NY Expands COVID-19 Paid Leave

Kelley Drye & Warren LLP
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On January 20, 2021, the New York State Department of Labor issued new guidance on the state’s COVID-19 sick leave law, which clarifies employees’ leave entitlements and expands employers’ obligations under the law.

As a reminder, New York’s COVID-19 sick leave law provides paid and unpaid sick leave, with access to expanded paid family leave and temporary disability, for employees ordered to quarantine or isolate as a result of COVID-19. The amount of leave and entitlements depends on the size of the employer and its net income. We provided an overview of the law and its requirements here.

So, what’s new?

Multiple Sick Leave Periods

Previous guidance led many to believe employees were only entitled to one bout of paid COVID leave under the law (for employers with over 100 employees, this looked like one 14 day paid period).

However, the new guidance now provides that all New York employees are eligible to take up to two additional periods of paid COVID sick leave under the law, if the employee:

(i) receives a positive diagnostic test for COVID-19 following a period of mandatory quarantine or isolation; or

(ii) continues to test positive for COVID-19 after the conclusion of a mandatory period of quarantine or isolation.

The employee is “deemed” subject to a mandatory order of isolation and is again entitled to sick leave under the law for a second (or third) period. Unlike the first period of leave, however, the employee must submit documentation from a licensed medical provider or testing facility confirming the positive test results to take the additional leaves.

Assuming this entitles employees to up to three occasions of 14 days of paid leave (42 days total), this amounts to a very significant new entitlement.

Back in June, the Department of Labor and Department of Health issued nearly identical guidance providing additional leave periods for health care employees. This new guidance provides all employees with similar leave entitlements previously provided only to health care workers. Interestingly, and like the previous health care worker guidance, the new guidance seems to anticipate the possibility of employees contracting COVID-19 more than once since it provides for three periods of leave. We wrote on this topic back in July.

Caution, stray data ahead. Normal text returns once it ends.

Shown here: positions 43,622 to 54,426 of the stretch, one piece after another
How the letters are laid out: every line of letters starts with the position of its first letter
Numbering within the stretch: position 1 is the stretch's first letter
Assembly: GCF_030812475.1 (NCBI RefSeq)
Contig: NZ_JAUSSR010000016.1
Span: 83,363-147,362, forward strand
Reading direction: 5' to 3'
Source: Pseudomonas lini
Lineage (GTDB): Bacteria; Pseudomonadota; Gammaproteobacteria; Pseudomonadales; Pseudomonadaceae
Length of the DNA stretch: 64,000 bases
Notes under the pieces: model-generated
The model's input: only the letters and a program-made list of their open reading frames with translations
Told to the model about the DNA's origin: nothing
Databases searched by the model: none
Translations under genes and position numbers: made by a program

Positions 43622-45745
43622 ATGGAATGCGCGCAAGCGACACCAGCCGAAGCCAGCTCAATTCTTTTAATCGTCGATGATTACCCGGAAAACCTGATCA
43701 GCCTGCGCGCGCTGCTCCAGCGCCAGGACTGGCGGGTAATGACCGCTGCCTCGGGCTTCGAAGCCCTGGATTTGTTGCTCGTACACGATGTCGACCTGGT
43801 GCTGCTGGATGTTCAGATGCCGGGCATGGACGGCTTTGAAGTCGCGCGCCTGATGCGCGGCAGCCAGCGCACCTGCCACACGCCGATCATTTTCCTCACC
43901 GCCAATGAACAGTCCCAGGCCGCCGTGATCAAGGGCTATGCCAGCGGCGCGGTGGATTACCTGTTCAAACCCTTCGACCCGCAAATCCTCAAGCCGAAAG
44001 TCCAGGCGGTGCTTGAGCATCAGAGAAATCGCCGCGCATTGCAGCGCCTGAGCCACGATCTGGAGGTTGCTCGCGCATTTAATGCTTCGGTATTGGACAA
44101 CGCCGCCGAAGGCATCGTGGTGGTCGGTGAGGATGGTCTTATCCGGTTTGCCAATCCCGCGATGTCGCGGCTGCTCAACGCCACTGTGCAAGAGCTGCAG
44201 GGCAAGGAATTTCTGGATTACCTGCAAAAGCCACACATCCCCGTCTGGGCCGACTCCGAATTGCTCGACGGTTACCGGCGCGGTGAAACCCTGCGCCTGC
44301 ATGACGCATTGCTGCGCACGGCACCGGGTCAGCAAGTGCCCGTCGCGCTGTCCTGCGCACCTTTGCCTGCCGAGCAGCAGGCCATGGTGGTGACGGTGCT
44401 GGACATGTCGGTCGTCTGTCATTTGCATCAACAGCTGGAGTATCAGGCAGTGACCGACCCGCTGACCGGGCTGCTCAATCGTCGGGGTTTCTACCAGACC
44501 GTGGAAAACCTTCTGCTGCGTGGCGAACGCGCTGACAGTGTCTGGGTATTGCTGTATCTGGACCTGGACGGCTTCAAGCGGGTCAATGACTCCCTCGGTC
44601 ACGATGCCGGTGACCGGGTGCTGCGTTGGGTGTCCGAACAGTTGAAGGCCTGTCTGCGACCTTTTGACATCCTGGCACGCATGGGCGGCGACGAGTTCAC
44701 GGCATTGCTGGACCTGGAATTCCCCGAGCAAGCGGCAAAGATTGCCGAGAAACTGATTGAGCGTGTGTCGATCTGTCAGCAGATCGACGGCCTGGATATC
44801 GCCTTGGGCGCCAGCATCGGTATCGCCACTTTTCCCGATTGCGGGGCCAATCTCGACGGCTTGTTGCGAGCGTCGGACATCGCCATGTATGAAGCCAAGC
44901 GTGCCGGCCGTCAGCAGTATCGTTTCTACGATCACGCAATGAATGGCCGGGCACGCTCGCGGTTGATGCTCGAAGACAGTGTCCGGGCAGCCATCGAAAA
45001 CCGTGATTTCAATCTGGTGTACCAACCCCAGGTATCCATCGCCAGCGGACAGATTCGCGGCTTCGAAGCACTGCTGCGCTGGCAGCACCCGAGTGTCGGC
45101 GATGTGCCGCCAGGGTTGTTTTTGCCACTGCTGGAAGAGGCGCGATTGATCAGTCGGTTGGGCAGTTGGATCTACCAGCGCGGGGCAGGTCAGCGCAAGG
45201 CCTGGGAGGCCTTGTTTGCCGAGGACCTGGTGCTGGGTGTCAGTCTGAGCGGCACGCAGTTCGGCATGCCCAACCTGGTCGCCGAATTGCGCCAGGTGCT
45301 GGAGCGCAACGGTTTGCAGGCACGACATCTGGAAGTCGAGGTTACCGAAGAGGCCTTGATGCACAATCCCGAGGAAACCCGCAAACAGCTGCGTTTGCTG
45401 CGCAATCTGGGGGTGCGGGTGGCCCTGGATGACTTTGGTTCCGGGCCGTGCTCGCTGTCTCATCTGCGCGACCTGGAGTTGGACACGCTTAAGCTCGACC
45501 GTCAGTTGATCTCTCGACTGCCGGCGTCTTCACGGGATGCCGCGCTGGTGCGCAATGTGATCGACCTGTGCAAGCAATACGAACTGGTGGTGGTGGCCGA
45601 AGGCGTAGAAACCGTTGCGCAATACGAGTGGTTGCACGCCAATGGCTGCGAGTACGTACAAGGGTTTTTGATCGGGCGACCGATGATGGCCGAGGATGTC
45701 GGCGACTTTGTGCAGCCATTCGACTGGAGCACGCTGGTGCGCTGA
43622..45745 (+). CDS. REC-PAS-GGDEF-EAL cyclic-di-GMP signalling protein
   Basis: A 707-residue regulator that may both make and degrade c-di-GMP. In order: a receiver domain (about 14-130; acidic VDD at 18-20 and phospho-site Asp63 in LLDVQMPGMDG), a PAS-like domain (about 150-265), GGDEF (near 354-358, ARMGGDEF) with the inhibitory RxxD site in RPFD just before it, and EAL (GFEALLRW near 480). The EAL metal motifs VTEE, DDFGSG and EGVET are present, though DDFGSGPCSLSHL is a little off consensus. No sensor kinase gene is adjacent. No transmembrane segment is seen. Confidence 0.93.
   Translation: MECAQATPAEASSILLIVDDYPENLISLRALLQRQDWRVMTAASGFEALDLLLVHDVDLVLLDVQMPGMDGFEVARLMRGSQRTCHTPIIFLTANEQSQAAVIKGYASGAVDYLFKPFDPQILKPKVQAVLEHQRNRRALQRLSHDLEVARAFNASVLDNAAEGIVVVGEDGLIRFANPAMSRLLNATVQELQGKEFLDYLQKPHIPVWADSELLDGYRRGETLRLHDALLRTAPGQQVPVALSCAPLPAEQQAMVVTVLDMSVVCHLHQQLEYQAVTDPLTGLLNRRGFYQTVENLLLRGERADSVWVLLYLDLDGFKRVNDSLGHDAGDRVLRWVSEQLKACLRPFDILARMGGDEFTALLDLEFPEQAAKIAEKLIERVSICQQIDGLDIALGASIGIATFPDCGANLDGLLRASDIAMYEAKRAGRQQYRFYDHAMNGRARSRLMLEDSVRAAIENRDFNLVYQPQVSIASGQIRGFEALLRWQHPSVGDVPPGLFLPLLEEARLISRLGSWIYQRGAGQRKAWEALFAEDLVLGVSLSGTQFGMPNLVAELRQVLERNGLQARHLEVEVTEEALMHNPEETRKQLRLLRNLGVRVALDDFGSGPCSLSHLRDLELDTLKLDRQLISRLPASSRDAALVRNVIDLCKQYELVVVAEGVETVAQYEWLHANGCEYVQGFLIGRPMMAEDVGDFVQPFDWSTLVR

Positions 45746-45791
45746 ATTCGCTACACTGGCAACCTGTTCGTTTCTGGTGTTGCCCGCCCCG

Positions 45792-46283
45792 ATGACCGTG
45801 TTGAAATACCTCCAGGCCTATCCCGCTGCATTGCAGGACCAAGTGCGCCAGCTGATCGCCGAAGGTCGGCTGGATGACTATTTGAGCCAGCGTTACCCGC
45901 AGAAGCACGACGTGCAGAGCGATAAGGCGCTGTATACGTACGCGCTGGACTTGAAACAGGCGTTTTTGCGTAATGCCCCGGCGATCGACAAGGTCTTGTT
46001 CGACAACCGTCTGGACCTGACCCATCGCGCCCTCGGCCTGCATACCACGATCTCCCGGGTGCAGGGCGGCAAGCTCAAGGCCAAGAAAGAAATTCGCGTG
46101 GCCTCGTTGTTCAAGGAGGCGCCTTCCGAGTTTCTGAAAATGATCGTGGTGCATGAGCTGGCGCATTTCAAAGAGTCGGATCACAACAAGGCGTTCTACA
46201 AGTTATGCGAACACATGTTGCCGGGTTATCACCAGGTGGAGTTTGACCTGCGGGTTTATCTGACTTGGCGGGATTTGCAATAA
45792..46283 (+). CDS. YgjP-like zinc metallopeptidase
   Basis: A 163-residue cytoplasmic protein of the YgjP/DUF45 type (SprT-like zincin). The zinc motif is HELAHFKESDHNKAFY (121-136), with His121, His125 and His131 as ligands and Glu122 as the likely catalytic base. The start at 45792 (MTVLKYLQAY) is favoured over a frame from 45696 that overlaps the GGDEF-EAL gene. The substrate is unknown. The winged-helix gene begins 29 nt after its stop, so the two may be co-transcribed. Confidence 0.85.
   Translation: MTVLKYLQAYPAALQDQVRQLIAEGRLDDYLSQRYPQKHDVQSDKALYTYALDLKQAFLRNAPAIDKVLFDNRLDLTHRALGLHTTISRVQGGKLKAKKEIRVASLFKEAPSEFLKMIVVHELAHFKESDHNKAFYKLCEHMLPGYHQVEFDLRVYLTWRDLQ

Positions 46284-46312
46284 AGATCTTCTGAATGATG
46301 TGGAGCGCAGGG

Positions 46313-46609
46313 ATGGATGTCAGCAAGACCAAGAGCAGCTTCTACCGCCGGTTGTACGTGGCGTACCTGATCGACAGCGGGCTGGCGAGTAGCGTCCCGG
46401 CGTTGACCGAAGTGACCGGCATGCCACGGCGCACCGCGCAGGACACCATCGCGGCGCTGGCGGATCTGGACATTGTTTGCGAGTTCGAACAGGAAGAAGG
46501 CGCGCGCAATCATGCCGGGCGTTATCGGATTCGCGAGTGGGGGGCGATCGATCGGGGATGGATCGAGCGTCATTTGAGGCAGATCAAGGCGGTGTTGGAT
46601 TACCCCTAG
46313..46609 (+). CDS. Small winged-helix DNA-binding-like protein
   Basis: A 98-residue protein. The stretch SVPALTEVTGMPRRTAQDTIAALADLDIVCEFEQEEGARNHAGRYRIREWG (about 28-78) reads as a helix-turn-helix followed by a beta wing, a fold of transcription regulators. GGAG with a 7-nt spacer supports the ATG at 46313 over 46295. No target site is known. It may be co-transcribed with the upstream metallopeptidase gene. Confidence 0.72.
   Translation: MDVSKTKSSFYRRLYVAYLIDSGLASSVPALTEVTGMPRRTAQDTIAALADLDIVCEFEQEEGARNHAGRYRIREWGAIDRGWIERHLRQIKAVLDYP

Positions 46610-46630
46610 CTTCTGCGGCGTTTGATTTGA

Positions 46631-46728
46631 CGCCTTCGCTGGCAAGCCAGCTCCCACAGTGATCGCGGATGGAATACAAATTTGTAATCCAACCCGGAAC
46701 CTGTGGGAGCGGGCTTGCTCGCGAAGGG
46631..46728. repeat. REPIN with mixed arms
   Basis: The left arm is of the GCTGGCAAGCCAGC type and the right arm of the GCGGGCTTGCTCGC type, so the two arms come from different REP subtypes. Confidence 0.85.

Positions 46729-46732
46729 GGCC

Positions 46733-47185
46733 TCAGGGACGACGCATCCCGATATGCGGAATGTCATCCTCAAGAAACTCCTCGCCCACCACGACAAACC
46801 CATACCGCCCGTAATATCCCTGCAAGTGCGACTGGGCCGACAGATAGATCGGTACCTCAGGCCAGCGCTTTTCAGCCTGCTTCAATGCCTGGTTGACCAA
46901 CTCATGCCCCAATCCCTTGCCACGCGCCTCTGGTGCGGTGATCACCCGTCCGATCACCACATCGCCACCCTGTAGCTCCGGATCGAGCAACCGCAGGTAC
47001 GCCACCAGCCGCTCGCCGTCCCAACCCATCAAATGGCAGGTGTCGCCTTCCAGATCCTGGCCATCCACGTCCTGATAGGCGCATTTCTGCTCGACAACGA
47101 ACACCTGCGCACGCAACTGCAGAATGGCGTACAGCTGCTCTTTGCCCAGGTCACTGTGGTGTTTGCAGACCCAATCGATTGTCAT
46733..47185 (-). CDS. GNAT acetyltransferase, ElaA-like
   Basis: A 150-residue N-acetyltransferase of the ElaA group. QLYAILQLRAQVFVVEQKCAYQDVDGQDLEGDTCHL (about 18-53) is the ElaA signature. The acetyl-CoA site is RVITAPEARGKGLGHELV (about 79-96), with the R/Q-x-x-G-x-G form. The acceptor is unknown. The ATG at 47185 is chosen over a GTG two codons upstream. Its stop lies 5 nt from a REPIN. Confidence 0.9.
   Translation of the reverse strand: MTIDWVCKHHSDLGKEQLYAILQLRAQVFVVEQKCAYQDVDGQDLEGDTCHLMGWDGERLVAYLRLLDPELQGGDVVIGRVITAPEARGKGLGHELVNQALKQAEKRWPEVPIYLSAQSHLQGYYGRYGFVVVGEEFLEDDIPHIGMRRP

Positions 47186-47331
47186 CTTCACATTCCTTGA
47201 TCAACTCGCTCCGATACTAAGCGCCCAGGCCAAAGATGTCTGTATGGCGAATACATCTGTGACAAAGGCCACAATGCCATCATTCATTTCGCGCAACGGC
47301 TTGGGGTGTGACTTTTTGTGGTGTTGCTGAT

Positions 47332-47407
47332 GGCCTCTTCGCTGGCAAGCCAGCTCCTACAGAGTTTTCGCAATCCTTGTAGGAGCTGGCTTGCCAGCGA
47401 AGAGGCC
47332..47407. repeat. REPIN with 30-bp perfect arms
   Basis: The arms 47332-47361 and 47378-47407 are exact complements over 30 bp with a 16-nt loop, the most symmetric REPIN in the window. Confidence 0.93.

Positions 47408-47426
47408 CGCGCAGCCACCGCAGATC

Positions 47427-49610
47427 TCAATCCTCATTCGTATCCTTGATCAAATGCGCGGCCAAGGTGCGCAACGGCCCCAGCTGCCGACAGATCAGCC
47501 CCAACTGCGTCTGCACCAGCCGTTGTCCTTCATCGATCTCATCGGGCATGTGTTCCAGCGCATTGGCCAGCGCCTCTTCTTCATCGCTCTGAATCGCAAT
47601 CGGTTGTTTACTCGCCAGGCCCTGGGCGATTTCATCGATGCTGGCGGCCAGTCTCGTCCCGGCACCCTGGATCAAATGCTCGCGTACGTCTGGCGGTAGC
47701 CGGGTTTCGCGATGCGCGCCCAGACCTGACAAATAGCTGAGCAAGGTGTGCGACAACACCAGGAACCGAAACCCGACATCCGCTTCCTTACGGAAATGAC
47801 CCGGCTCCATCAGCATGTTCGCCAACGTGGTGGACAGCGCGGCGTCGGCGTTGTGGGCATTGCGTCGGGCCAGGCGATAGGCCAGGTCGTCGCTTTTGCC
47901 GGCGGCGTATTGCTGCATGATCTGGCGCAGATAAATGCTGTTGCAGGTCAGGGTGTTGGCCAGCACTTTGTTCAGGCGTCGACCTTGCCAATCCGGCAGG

New Leave Entitlement

Significantly, the guidance also appears to create new leave entitlements even where an employee is not subject to a mandatory order of quarantine or isolation. If an employer mandates an employee, who is not otherwise subject to an order of quarantine or isolation, to remain out of work due to exposure or potential exposure to COVID-19, regardless of whether the exposure happened in the workplace, the employer must continue to pay the employee at the employee’s regular rate of pay until either: (i) the employer permits the employee to return to work; or (ii) the employee becomes subject to a mandatory order of quarantine or isolation, at which time the employee is eligible for sick leave under the law.

This new leave entitlement appears to go beyond what is authorized by the statute, as the text of the law only requires up to 14 days of paid leave and only where an employee is subject to a mandatory order of quarantine or isolation.

What Should Employers Do?

While this guidance certainly expands employer obligations and employee rights, the guidance at least provides much needed clarity for employers in the new year. We now know employees cannot qualify for leave under the law for more than three orders of quarantine or isolation. Also, unlike the first COVID-19 sick leave period, it is now clear that the second and third orders must be based on documented positive COVID-19 test results. The guidance also confirms employees do not need to be retested to end quarantine or isolation.

Equipped with this information, employers should consult with counsel to ensure their COVID-19 sick leave policies and practices comply with this new guidance and any other regulations issued by state or local agencies.

[View source.]

DISCLAIMER: Because of the generality of this update, the information provided herein may not be applicable in all situations and should not be acted upon without specific legal advice based on particular situations.

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